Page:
If you took CMPSC 156 and left feeling “I want more!”, you may want consider asking your instructors about opportunities to do a CMPSC 192 or CMPSC 196 course to continue your learning.
In a 192/196 course, the relationship between student/professsor is typically more of an “apprenticeship/supervisor” relationship than the student/teacher relationship you find in a traditional course. It resembles the way that professors work with graduate students on research, so it is good way to explore whether research and/or graduate study may be something you want to pursue.
Here’s the catalog description
CMPSC 192. Projects in Computer Science (1-5) STAFF Prerequisite: Consent of instructor. Enrollment Comments: May be repeated to a maximum of 8 units with consent of department chair. Students must have a minimum 3.0 GPA. Projects in computer science for advanced undergraduate students.
Here’s the catalog description
CMPSC 196. Undergraduate Research (2-4) STAFF Prerequisite: Students must: (1) have attained upper-division standing (2) have a minimum 3.0 grade-point average for preceding three quarters, (3) have consent of instructor. Enrollment Comments: May be repeated for up to 12 units. No more than 4 units may be applied to departmental electives. Research opportunities for undergraduate students. Students will be expected to give regular oral presentations, actively participate in a weekly seminar, and prepare at least one written report on their research.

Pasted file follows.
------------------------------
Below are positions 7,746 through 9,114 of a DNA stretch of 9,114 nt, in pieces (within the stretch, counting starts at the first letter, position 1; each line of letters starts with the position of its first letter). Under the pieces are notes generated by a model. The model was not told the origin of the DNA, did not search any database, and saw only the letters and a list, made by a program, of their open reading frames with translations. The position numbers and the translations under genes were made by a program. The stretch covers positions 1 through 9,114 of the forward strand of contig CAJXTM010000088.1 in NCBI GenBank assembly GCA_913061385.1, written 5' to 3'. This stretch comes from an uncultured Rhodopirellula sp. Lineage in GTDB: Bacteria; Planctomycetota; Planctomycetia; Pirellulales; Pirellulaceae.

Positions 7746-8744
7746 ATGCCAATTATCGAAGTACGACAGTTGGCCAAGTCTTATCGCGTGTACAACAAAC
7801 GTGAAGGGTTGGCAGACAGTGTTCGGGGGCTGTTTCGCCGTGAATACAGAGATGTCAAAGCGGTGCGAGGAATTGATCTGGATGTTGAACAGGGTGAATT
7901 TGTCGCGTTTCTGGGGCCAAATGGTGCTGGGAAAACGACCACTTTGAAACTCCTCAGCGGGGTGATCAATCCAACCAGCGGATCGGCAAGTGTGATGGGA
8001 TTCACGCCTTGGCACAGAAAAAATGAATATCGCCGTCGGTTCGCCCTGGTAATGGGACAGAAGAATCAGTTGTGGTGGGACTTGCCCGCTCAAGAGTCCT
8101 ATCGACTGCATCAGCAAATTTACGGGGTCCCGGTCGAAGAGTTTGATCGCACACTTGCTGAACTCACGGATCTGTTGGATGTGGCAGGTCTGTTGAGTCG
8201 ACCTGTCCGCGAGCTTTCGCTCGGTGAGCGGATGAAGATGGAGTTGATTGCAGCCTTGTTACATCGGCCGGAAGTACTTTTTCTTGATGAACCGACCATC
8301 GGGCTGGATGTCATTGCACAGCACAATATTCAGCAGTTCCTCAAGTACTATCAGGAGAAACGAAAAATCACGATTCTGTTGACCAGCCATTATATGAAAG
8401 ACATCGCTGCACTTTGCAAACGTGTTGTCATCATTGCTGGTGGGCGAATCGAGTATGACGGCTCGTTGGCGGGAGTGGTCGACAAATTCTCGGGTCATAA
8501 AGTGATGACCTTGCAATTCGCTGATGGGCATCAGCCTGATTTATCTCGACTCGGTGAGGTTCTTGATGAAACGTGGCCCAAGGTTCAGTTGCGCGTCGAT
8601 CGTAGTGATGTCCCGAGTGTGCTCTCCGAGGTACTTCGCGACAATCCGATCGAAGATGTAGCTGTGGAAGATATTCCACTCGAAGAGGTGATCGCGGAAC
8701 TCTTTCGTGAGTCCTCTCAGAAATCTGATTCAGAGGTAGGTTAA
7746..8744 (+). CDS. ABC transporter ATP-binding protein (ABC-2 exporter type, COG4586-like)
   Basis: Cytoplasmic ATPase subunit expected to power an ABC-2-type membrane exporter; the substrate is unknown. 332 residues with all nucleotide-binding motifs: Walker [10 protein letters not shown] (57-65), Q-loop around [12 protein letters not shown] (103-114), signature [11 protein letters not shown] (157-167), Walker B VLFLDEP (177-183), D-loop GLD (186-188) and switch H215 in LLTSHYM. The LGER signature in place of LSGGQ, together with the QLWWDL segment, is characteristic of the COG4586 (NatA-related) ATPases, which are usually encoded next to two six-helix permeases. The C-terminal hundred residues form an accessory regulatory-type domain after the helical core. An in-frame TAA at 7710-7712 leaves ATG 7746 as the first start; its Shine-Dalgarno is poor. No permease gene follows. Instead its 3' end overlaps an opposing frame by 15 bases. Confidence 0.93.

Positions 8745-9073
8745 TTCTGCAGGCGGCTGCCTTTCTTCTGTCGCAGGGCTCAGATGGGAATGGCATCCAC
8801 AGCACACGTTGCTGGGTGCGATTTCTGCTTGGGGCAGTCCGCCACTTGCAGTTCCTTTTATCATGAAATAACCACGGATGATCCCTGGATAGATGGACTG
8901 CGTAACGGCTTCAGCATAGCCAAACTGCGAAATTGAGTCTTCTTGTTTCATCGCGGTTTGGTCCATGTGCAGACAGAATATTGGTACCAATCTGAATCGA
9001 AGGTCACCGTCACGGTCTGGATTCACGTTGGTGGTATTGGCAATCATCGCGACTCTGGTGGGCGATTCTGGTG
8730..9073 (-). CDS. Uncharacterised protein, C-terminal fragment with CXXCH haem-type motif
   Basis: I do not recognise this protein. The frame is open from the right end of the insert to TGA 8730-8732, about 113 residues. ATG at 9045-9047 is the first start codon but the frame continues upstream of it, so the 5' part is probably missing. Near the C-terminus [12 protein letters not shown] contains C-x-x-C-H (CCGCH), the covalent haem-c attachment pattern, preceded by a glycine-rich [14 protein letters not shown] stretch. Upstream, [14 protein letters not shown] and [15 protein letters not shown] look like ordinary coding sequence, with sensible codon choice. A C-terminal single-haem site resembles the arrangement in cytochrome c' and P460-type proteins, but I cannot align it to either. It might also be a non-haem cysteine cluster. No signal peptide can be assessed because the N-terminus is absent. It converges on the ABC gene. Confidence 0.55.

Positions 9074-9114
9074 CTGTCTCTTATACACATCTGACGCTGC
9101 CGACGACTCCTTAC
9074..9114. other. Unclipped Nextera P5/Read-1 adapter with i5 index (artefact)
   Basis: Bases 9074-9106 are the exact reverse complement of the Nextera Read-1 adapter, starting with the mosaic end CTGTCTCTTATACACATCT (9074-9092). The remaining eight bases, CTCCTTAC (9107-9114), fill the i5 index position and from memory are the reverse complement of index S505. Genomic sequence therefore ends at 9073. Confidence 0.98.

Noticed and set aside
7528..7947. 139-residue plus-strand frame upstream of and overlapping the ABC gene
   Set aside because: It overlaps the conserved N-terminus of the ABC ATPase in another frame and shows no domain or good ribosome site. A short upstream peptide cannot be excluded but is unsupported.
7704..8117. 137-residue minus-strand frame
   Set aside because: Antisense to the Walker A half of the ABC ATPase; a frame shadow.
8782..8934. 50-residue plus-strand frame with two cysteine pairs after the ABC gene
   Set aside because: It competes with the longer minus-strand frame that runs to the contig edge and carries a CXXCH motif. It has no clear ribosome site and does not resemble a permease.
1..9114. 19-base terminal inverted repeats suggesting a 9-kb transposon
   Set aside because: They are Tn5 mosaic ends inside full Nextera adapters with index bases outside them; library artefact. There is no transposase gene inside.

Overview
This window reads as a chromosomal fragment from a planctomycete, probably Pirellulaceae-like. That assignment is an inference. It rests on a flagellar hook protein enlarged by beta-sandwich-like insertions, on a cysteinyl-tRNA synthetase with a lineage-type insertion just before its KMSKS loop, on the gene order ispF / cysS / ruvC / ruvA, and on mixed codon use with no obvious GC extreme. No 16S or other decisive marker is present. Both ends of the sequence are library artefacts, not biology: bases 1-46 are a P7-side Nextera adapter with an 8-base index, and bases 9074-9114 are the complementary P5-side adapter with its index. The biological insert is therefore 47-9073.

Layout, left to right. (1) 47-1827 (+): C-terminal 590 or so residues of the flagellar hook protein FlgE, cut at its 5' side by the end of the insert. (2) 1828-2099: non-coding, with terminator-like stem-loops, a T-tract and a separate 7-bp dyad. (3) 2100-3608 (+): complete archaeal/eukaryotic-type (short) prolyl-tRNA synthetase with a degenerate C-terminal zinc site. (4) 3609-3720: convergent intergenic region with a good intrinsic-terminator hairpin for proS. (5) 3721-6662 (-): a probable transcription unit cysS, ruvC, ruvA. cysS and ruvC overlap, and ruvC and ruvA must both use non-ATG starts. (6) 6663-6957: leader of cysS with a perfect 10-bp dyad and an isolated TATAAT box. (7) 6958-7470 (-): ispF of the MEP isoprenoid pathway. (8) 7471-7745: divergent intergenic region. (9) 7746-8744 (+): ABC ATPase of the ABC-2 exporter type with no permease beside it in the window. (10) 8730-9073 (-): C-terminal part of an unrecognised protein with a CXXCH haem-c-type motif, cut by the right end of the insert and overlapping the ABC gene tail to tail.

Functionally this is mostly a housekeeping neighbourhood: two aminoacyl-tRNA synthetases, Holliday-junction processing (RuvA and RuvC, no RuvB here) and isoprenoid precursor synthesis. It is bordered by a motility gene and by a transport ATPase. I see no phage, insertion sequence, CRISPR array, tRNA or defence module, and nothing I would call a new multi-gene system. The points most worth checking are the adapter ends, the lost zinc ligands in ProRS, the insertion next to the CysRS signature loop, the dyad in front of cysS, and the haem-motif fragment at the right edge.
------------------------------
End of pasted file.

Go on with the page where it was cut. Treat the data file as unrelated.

For a 192, projects may typically include:
- Working on the Spring/React future work projects (projects to extend the capabilities of the code base used for CMPSC projects, either to allow more functionality for end users, improve the quality of the code base, or to increase/improve opportunities for future CMPSC 156 so that their learning of software engineering is broader, deeper, or both.)
- Working on the existing Legacy Code Projects on features bug fixes or refactorings that would not fit into the usual structure of the course, either because they
- require more sustained attention than the three week time span for the legacy code phase of CMPSC 156
- require global updates to the code base that would be difficult to accomplish during the course (too many merge conflicts)
- are technically more difficult that the usual expectations of CMPSC 156 (where projects have to be accessible to students that may be novices to full-stack web development).